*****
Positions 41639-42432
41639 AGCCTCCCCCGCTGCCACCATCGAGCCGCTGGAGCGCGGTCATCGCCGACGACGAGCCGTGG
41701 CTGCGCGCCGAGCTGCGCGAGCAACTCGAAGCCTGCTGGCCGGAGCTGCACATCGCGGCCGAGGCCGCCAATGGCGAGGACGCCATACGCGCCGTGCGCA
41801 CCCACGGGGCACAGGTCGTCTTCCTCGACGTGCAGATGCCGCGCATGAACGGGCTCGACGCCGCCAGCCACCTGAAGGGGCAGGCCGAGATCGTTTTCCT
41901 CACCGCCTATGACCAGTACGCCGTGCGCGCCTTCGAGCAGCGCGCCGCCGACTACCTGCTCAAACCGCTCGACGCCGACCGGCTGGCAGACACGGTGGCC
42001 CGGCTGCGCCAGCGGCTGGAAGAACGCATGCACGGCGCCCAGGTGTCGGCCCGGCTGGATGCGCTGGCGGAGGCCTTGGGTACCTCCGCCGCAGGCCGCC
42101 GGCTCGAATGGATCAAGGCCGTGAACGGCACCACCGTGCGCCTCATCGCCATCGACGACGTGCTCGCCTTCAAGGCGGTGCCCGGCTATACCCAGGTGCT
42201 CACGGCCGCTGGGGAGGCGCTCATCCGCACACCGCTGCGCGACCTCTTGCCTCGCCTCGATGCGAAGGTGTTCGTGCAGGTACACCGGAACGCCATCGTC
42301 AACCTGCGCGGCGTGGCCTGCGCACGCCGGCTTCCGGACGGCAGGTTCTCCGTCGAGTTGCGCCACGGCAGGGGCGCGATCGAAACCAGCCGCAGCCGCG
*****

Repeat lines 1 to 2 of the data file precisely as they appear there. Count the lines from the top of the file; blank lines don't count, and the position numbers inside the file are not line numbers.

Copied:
Positions 41639-42432
41639 AGCCTCCCCCGCTGCCACCATCGAGCCGCTGGAGCGCGGTCATCGCCGACGACGAGCCGTGG